Everyone agrees the rising cost of health care in the United States is unsustainable. Last year Americans spent $2.4 trillion, or nearly 18 percent of our gross domestic product, on health care. Frivolous lawsuits against doctors and hospitals contribute significantly to these rising costs, with estimates as high as 10 to 20 percent of added health care costs caused by the legal system.
In many states, health care lawsuit reform, that is, reasonable limits placed on the cost of lawsuits, has helped hold costs down and provided a stable physician pool, while still allowing injured patients to have their day in court. Medical malpractice reform was the number one health care reform recommended by our state’s small business owners at Washington Policy Center’s 2011 Small Business Conference.
The number of medical malpractice suits has occurred in waves over the past 50 years. Three crises in soaring medical malpractice costs occurred in the 1970s, the mid-1980s and the late 1990s into the mid-2000s.
The great majority of injured patients do not sue their doctor, and only one in six of those who do sue receives compensation. In 40 percent of medical malpractice cases there is no evidence of medical error or even that an injury has occurred.
Unfortunately, the patient is not the biggest winner in the dispersal of high-dollar jury awards. Patients, on average, receive only 46 percent of the money they are awarded by juries. The remainder goes to lawyers, expert witnesses and court fees. The average time an injured patient waits to receive compensation is five years.
Although gross negligence does sometimes occur in health care, just as often doctors get sued merely for bad patient outcomes. Patient expectations can often be unreasonably high, or the physician has not spent enough time discussing the severity of the patient’s condition and the, possibly low, chances of recovery. When dealing with the human body, a less than ideal outcome often results, despite the best care modern medicine can provide.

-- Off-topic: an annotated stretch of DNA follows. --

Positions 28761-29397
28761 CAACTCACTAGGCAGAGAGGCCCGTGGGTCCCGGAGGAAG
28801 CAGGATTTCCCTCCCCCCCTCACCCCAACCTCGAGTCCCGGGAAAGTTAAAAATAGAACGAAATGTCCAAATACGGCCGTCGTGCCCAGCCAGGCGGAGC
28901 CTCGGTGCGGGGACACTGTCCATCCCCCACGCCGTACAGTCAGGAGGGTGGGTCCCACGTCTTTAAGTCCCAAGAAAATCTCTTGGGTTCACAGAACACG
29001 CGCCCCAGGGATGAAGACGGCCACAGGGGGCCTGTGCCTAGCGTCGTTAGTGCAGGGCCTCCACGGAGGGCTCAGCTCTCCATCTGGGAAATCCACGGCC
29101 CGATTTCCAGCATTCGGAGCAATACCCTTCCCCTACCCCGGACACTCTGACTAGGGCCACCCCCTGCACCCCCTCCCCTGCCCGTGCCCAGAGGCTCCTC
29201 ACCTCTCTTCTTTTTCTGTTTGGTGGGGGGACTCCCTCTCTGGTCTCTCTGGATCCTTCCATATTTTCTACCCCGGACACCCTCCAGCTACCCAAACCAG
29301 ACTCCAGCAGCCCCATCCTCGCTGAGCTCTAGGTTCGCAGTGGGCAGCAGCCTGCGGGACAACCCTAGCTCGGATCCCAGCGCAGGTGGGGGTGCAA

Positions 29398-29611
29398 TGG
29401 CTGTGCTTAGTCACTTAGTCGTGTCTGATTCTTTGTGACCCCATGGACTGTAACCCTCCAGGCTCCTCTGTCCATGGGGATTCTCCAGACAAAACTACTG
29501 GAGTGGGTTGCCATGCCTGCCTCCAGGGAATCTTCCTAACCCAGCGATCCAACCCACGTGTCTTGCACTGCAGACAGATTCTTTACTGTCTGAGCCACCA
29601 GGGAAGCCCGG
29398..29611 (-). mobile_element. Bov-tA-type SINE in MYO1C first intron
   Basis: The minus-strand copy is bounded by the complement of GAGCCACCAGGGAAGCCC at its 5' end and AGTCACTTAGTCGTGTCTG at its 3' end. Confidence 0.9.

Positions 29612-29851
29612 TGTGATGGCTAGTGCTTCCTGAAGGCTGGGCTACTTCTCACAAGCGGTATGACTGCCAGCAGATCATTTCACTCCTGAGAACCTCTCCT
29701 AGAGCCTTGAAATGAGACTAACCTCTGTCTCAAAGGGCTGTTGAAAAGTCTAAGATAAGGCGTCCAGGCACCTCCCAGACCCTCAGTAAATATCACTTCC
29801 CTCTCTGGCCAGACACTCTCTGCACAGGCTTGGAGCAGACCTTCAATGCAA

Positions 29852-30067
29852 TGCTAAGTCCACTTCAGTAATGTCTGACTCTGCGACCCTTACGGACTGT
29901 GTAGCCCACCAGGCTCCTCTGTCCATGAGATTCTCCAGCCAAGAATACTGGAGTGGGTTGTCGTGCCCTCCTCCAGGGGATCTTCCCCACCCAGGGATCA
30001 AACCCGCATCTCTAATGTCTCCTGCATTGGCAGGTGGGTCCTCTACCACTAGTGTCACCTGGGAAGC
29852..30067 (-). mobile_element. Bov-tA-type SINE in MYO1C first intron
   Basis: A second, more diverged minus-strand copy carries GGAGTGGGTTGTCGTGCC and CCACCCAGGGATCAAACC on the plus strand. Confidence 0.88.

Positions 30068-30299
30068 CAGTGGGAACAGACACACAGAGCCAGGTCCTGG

Court cases are usually determined by the testimony of expert witnesses. An entire industry of professional experts has grown up, although qualifications for experts continue to evolve. Today, experts can be hired to argue virtually any side in a pending lawsuit.
Ideally, irresponsible doctors are sanctioned with practice limitations imposed by their medical peers or, when necessary, have their licenses revoked. Ironically, it is lawyers, working on behalf of and protecting bad doctors, who make it difficult for medical associations to police chronically bad physicians. Hospital and community medical review committees continually face the threat of civil lawsuits over defamation of character or restraint of trade when they try to weed out bad doctors.
The experience of other states shows that a meaningful legal cap on non-economic damages is the most effective element of successful lawsuit reform legislation. For example, the California legislature passed a cap on non-economic damages in 1975 and since then, the state has experienced a stable physician pool and stable malpractice insurance premiums.
The barriers to enacting non-economic caps are provisions in some state constitutions, the active political opposition of powerful state trial lawyer associations and the question of whether the states or the federal government should pass such legislation. To control the rise in medical lawsuit costs, Washington state would need to amend its constitution. This would require a supermajority of legislative votes as well as supermajority support of voters. This reform should be enacted to avoid the next medical malpractice crisis in our state.
In addition, meaningful caps on non-economic damages would encourage more doctors to stay in practice in Washington, would promote greater expertise in key medical specialties, and would make the state a more attractive place for University of Washington Medical School graduates and doctors from other states to open their practices here. This reform would improve the affordability and quality of health care for all Washington residents.
Dr. Roger Stark is the author of “The Patient-Centered Solution: Our Health Care Crisis, How It Happened, and How We Can Fix It.” He is a retired surgeon and a health care policy analyst with Washington Policy Center, an independent policy research organization in Washington state. For more information, visit washingtonpolicy.org.